Clever Touchscreen Keeping Retirement Village Residents Safe During COVID-19
Residents from two Christchurch retirement villages operated by Qestral Corporation are monitoring their own health during the COVID-19 pandemic at the mere push of a button. They are the first in the country to use a new wireless touchscreen which accurately records their vital health information daily, or hourly if needed, alerting nursing staff if they have emerging symptoms causing concern.
Qestral Corporation discussed the project internally for years before starting to develop the touchscreen 3 years ago in partnership with age-friendly technology company Spritely. It has a range of features and now includes a COVID-19 screening tool backed by Callaghan Innovation and MBIE. Spritely received funding to develop a system that monitors the health of vulnerable New Zealanders during COVID-19 and to examine its potential to be adopted more widely in the retirement village sector. Independent unit residents from Alpine Village and Burlington in Christchurch will be the first to test the product.
It’s very important for operators in this sector to keep innovating” says Qestral’s Managing Director Simon O’Dowd. “This product has the potential to really improve safety for staff and residents right across the industry. We are delighted to be pioneers in this field for the aged care sector”.
Qestral Corporation and Spritely rolled out the touchscreen system to all independent unit residents last year. Almost 400 residents are now confidently using the tablets across both villages.
Spritely Chief Executive Christopher Dawson says with New Zealand again on high alert after COVID-19’s community re-emergence, new tech solutions to monitor the health of our most vulnerable citizens has never been more vital.
“We saw with the first wave of the virus how incredibly at-risk older people can be” says Dawson. “Seniors want to be able to take charge of their own health and ensure, for peace of mind, that their health is being checked regularly by nursing staff from the village”.
The tablet monitors five key health indicators; temperature, blood pressure, heart rate, blood oxygen saturation and weight. The independent unit residents use the latest wireless equipment to take their own recordings easily and accurately. They also use the tablet to record symptoms and answer questions about health and travel history including close contacts. The data is remotely monitored by specialist nursing staff. If residents are worried, its simple to set up a telehealth video consultation with one of the on-site nurses.
The system benefits the nursing team too – they can talk to and clinically assess the resident without the need to don PPE, thereby avoiding face-to-face contact during COVID-19 self-isolation periods. This not only saves staff time but most importantly, eliminates the risk of any transmission to the most vulnerable rest home and hospital-level patients back at care centre. If a resident’s health deteriorates, nursing staff can intervene more directly, calling the resident’s GP or an ambulance, who can uplift the patient armed with accurate, up-to-date readings of their vital signs.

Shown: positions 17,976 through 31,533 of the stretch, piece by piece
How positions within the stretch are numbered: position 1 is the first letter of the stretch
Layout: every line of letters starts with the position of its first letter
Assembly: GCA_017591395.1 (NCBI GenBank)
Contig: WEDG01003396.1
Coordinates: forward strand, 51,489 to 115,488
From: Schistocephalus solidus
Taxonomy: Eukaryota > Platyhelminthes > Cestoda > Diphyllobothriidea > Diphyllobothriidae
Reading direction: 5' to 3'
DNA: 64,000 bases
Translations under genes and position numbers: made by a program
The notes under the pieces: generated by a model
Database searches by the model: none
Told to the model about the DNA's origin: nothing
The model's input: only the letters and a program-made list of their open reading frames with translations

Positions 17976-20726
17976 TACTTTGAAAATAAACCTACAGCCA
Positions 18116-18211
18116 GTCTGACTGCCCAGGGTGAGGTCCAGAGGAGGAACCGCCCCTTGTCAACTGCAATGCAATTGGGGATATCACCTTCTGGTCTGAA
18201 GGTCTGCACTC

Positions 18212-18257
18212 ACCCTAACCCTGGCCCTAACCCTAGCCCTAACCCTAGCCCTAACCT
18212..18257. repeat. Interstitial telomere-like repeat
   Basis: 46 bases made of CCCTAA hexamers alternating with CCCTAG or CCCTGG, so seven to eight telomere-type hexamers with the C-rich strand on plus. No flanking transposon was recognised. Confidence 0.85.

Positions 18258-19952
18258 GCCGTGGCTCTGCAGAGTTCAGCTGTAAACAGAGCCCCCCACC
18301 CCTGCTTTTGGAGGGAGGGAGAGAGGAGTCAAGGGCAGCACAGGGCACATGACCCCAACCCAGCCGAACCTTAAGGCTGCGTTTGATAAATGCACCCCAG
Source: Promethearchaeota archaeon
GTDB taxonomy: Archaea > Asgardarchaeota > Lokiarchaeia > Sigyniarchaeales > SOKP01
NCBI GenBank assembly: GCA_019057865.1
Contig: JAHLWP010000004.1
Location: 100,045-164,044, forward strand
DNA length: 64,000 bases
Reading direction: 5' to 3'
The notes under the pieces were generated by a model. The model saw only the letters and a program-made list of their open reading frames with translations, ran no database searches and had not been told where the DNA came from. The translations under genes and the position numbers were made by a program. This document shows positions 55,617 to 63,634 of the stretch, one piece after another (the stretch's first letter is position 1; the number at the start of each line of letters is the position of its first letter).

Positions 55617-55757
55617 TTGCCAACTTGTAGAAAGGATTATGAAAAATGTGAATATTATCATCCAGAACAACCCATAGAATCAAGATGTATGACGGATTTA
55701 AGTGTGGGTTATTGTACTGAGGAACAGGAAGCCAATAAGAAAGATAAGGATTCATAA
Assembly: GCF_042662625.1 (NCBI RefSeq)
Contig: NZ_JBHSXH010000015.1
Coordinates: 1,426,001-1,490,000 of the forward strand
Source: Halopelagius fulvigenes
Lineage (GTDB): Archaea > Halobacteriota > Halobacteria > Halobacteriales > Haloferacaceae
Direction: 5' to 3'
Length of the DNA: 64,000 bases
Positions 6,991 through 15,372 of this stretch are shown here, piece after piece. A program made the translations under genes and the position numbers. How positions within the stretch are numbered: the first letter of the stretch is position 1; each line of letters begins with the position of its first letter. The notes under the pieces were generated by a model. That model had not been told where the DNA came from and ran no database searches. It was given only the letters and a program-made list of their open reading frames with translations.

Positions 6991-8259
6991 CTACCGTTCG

The tablet is also programmed to display the latest official government COVID-19 advice, allow residents to re-order prescription medications for non-contact delivery from their local pharmacy, plus keep residents up to date with the latest retirement complex news and allow them to book village social activities.
Tech entrepreneur Christopher Dawson first developed a prototype of the tablet to monitor the welfare of his parents after his Dad took a fall in 2015. He says he immediately saw the potential for it to be developed further and was pleased to find that Qestral was already going down this track. With this symbiosis, Qestral and Dawson launched Spritely.
“There is a gap in the technology landscape for retirement villages” says Dawson. “They use a lot of different technology but virtually none of it is designed for the residents to use themselves. Some senior New Zealanders aren’t confident enough with current COVID-19 technology such as smartphone apps, QR codes and patient portals which can inadvertently exclude them. This tablet system is a solution to these issues and is easy to use and understand”.
Spritely’s recent government funding comes from the MBIE COVID-19 Innovation Acceleration Fund. MBIE is interested to see if comprehensive daily screening can help retirement villages contain COVID-19 outbreaks and whether the system might potentially be scaled up and adopted in other villages if successful.
“Retirement villages want to be vigilant in this COVID-19 era” says Dawson. “We are helping them by developing this technology to add an extra layer of protection for residents without putting extra pressure on their workforce”.